|Applied and experimental|
Psycholinguistics or psychology of language is the study of the psychological and neurobiological factors that enable humans to acquire, use, comprehend and produce language. The discipline is mainly concerned with the mechanisms in which languages are processed and represented in the brain. Initial forays into psycholinguistics were largely philosophical or educational schools of thought, due mainly to their location in departments other than applied sciences (e.g., cohesive data on how the human brain functioned). Modern research makes use of biology, neuroscience, cognitive science, linguistics, and information science to study how the brain processes language, and less so the known processes of social sciences, human development, communication theories and infant development, among others. There are a number of subdisciplines with non-invasive techniques for studying the neurological workings of the brain; for example, neurolinguistics has become a field in its own right.
Psycholinguistics has roots in education and philosophy, and covers the "cognitive processes" that make it possible to generate a grammatical and meaningful sentence out of vocabulary and grammatical structures, as well as the processes that make it possible to understand utterances, words, text, etc. Developmental psycholinguistics studies children's ability to learn language.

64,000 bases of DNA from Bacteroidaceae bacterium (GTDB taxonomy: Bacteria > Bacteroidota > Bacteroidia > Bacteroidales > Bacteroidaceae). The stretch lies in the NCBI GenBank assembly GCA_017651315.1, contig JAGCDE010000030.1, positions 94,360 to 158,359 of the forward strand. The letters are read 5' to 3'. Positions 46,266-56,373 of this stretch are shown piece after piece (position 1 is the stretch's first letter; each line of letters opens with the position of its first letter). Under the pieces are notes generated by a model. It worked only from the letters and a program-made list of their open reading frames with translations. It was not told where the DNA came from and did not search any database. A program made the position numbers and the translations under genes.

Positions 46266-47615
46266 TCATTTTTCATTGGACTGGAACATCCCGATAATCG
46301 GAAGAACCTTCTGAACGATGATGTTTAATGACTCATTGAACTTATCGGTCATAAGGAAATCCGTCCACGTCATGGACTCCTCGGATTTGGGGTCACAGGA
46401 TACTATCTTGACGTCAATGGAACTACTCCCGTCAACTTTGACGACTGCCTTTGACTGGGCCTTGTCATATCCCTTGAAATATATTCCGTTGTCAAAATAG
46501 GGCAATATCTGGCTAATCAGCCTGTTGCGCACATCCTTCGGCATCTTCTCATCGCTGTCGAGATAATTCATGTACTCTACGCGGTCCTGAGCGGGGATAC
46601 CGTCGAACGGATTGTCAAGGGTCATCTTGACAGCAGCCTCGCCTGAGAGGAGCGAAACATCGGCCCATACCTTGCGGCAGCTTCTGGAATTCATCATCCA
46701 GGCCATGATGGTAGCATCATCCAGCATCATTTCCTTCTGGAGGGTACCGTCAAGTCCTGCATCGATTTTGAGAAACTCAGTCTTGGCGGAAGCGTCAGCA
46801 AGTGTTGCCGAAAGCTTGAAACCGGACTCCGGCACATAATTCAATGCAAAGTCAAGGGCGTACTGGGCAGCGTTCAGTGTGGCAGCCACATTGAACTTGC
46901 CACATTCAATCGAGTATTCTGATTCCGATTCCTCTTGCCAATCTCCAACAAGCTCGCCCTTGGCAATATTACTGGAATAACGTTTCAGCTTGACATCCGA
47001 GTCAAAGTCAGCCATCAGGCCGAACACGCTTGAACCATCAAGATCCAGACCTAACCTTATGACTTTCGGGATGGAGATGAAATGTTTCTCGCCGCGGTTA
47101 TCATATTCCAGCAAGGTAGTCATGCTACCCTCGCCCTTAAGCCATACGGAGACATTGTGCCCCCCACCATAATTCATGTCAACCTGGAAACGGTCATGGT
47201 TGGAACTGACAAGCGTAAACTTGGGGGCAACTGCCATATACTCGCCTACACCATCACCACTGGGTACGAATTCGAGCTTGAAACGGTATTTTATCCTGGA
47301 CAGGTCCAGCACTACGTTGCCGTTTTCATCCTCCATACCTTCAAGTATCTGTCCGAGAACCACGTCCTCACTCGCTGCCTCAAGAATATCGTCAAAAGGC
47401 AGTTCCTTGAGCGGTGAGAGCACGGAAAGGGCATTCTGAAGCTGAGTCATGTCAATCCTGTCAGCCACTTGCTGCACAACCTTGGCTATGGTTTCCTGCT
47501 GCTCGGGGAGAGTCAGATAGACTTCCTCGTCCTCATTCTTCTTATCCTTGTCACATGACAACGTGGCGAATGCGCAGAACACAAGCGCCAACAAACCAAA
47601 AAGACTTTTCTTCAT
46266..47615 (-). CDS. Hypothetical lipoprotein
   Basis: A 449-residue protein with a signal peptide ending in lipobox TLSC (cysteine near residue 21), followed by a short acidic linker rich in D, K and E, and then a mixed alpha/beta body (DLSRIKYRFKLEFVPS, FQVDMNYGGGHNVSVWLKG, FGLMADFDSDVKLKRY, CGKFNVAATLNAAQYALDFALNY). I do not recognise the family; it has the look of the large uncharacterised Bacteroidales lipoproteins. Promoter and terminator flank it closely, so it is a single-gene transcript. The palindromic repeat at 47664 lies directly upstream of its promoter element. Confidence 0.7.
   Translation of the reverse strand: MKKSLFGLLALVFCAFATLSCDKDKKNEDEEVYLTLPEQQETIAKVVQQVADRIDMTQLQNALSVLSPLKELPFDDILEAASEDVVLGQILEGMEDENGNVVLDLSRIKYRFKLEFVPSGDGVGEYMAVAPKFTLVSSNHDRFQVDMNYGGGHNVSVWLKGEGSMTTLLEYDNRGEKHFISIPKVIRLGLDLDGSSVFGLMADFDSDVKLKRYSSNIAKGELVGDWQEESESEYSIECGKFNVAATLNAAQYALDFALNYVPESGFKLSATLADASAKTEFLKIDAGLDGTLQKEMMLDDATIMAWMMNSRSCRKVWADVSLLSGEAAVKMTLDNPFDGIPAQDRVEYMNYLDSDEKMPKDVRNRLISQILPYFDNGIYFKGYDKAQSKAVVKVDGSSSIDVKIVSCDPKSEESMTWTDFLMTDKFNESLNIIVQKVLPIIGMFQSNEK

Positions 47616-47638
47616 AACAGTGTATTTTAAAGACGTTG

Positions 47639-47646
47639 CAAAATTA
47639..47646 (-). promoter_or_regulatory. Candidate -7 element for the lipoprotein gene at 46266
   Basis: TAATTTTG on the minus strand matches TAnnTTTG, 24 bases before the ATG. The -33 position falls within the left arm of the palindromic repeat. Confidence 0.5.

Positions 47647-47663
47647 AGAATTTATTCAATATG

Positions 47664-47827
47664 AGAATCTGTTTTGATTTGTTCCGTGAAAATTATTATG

The term psycholinguistics was coined in 1936 by Jacob Robert Kantor in his book An Objective Psychology of Grammar and started being used among his team at Indiana University, but its use finally became frequent thanks to the 1946 article "Language and psycholinguistics: a review," by his student Nicholas Henry Pronko. It was used for the first time to talk about an interdisciplinary science "that could be coherent" as well as in the title of Psycholinguistics: A Survey of Theory and Research Problems, a 1954 book by Charles E. Osgood and Thomas A. Sebeok.
Psycholinguistics is an interdisciplinary field. Hence, it is studied by researchers from a variety of different backgrounds, such as psychology, cognitive science, linguistics, and speech and language pathology. Psycholinguists study many different topics, but these topics can generally be divided into answering the following questions: (1) how do children acquire language (language acquisition)?; (2) how do people process and comprehend language (language comprehension)?; (3) how do people produce language (language production)?; and (4) how do people acquire a new language (second language acquisition)?
Subdivisions in psycholinguistics are also made based on the different components that make up human language.
A researcher interested in language comprehension may study word recognition during reading to examine the processes involved in the extraction of orthographic, morphological, phonological, and semantic information from patterns in printed text. A researcher interested in language production might study how words are prepared to be spoken starting from the conceptual or semantic level. Developmental psycholinguists study infants' and children's ability to learn and process language.
In this section, some influential theories are discussed for each of the fundamental questions listed in the section above.